Blackness is an umbrella term created by white elites to justify the enslavement and inferiority of darker people. It’s an effective term to delegitimize the heritage of a continent with thousands of complex cultures, languages and traditions. Combine this with the erasure of a millennia of African knowledge through the burning of libraries, and the imposition of a European name and foreign tongue on new slaves — you create a new generation with a lost identity. Centuries later, we still feel the impact today. It’s a brilliant and intentional tactic.

How many of you reading this article have the privilege of knowing your real last name? We all know that if you’re not indigenous to the Americas, your ancestors are from somewhere else. How many of you can trace that back? If you’re black and don’t have family that chose to come here from an African country, chances are it might have been a little tough to answer those questions.

In 2018 we are fortunate enough to know what it feels like to have a black President. There are thousands of books about black American heroes. This is the result of years of hard work by organizations that relentlessly pushed the status quo.

In 1926, historian Carter G. Woodson, and the Association for the Study of Negro Life and History, introduced Negro History Week. It was a necessary step because America in the 1920s had virtually zero representation of black history in its textbooks. This daring endeavor was adopted by three states and two cities. In 1969, the idea of Black History Month was proposed at Kent State University. It took six years for Black History Month to be nationally recognized among educational institutions and centers for black culture.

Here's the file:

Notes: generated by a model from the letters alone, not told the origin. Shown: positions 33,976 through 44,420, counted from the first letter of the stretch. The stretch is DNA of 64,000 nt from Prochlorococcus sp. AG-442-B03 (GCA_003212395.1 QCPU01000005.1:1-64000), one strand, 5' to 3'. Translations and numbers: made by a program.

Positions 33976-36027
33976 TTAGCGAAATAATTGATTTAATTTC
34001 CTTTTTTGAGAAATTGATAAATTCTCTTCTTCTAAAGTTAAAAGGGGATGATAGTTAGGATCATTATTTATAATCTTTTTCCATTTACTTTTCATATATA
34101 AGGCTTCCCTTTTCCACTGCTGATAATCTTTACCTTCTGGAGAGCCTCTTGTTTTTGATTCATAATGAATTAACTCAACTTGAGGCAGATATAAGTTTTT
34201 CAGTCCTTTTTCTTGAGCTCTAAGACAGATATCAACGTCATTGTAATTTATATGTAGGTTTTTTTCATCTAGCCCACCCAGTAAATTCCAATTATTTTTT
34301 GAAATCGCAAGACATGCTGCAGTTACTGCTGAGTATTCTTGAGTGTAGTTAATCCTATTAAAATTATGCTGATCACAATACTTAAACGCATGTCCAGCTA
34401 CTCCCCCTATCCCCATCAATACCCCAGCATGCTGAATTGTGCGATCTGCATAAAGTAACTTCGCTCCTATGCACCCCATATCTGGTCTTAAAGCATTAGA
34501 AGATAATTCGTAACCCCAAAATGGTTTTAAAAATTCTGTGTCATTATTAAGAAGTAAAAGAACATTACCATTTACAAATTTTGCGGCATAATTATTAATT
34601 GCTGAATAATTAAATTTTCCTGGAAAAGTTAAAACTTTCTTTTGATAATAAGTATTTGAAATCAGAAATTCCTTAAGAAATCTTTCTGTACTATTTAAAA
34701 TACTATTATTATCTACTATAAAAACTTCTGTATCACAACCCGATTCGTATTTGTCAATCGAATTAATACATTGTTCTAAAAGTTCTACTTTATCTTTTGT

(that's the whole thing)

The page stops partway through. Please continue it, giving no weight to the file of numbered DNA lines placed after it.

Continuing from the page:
Despite the setbacks, it’s amazing how our ancestors established a culture of black excellence. Thanks to the success of generations of black educational initiatives, there is an ever-expanding list of black intellectual achievements. Impressive for a group that the US Government once considered three fifths of a human.

Look at how spare ribs evolved from "scraps" only fit for slaves, to a staple of American BBQ. Or how hip-hop evolved from a trend started at a Bronx birthday party in 1973, to the number one most popular genre of American music by 2017. You cannot tell me that we are not creative and resourceful as a people. It’s this same combination of genius and resilience that we need in order to take black excellence to the next level.

Prominent black voices (and movies like Black Panther) will continue doing the work to emphasize contemporary black achievements. But we need to up the ante. Every aspect of black history, from pain and trauma, to triumph and excellence, needs to be mandated in our textbooks, showcased in our museums and celebrated through public monuments. Black history needs to be ingrained in mainstream America's collective consciousness. It is our responsibility to ensure the progress of a movement that started with slaves sharing oral histories from Africa. If we are successful, it will be manifested in print, stone and of course the cloud. If we do this right, the next generation will find it absurd that something that is everywhere was only restricted to a month.